Yaupon Psyllids

— Written By and last updated by Jami Hooper
en Español

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Yaupon psyllid (Gyropsylla ilecis) galls were recently noticed on yaupon hollies (Ilex vomitoria), including the cultivar ‘Will Fleming,’ at the Craven County Agricultural Building. Currently, yaupon holly is the only known host of the yaupon psyllid. According to the University of Florida’s information note on this topic, “The yaupon psyllid is considered a minor aesthetic pest due to the unsightly presence of galls and some stunting of twigs. However, yaupon holly is rarely severely damaged by this insect.”  Insecticide sprays are not recommended for this problem, but if only a few galled/damaged leaves are noted, you might consider removing these to reduce the population for next year.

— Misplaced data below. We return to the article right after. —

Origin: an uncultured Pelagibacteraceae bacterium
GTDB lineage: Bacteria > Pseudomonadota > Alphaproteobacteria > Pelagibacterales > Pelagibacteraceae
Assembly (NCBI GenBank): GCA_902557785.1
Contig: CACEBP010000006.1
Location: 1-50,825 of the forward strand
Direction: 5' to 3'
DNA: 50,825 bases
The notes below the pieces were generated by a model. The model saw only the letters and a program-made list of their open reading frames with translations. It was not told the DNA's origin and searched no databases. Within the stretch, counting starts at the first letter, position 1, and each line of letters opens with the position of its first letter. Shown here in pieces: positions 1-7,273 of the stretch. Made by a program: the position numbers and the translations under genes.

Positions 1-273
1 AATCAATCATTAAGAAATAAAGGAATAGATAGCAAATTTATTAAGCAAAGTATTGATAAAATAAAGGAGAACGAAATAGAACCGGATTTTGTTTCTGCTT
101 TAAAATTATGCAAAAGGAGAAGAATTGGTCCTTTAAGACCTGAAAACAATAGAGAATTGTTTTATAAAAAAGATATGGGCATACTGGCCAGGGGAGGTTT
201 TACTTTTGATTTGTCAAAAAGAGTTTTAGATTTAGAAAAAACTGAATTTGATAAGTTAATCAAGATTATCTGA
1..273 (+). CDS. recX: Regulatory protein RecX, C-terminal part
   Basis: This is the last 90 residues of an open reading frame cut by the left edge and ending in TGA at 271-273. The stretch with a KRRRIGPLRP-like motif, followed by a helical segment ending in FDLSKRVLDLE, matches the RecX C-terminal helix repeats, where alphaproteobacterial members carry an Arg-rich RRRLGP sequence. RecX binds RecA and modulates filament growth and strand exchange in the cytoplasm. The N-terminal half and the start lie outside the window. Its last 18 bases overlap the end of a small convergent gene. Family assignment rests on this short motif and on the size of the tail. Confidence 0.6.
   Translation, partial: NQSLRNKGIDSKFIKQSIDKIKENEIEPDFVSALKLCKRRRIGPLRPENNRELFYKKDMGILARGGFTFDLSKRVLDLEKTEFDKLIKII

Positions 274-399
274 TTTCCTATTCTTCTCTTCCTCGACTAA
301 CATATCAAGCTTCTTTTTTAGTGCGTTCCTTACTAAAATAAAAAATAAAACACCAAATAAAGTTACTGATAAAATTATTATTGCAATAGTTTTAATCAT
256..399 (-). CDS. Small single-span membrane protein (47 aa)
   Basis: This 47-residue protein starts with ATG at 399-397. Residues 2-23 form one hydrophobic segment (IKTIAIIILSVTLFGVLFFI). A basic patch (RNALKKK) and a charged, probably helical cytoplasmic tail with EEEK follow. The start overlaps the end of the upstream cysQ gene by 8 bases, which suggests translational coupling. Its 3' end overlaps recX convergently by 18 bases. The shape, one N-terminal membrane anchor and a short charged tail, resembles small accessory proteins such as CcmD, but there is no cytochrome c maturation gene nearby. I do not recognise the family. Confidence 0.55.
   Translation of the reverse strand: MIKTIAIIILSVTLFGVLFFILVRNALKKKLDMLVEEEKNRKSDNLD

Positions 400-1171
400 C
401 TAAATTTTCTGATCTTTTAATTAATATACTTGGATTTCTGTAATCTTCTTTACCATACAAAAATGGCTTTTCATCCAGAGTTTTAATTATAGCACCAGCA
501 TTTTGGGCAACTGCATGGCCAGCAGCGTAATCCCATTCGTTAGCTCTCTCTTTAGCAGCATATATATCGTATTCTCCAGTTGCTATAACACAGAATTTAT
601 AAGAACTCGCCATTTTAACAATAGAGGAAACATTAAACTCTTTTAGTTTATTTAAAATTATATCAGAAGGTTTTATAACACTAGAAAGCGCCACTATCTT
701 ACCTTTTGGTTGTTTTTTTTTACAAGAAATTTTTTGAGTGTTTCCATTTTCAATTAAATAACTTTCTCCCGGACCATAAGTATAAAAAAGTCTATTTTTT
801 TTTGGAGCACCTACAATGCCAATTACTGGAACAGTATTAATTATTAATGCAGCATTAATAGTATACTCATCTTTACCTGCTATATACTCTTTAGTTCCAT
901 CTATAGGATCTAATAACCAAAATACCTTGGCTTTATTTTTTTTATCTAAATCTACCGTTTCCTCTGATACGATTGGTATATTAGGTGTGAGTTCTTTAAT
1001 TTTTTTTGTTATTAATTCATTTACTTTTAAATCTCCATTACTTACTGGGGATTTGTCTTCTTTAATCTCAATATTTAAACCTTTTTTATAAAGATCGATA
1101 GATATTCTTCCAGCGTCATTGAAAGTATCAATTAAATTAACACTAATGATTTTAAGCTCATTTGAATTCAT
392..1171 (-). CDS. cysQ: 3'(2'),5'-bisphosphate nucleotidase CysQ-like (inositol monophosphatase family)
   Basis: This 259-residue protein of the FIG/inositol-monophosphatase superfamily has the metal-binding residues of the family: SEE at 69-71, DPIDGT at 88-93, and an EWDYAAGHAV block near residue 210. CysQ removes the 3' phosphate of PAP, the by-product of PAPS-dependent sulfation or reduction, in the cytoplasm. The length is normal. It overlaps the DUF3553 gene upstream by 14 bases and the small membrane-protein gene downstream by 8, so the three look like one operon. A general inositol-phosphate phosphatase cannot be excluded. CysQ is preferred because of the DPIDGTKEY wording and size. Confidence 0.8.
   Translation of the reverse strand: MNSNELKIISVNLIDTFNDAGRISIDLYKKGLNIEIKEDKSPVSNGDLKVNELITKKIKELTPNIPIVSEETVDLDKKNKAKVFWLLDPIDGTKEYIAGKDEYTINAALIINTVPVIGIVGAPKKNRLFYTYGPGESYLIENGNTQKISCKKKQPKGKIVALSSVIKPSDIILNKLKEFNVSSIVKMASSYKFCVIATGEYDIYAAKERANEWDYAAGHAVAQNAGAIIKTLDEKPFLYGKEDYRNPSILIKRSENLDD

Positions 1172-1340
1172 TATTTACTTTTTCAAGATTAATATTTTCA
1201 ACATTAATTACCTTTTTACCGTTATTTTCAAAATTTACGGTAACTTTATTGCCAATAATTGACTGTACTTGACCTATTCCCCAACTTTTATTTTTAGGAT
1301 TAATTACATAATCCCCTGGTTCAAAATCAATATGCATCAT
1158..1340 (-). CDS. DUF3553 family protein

Perhaps the most important things to know about the yaupon psyllid are as follows:  1) the galls do not result from a disease, so forget about fungicide sprays; and 2) your yaupon holly will not die as a result of this particular problem.
Branches and leaves

Numerous galls seen at the tips of twigs on 12/13/21.

Close up of branch

A closer view. If you open a gall with a sharp knife or razor, you’re likely to find one or more
nymphs inside (see inset, 12/6/21 from the same plant). These nymphs pass through 5 instars (developmental stages).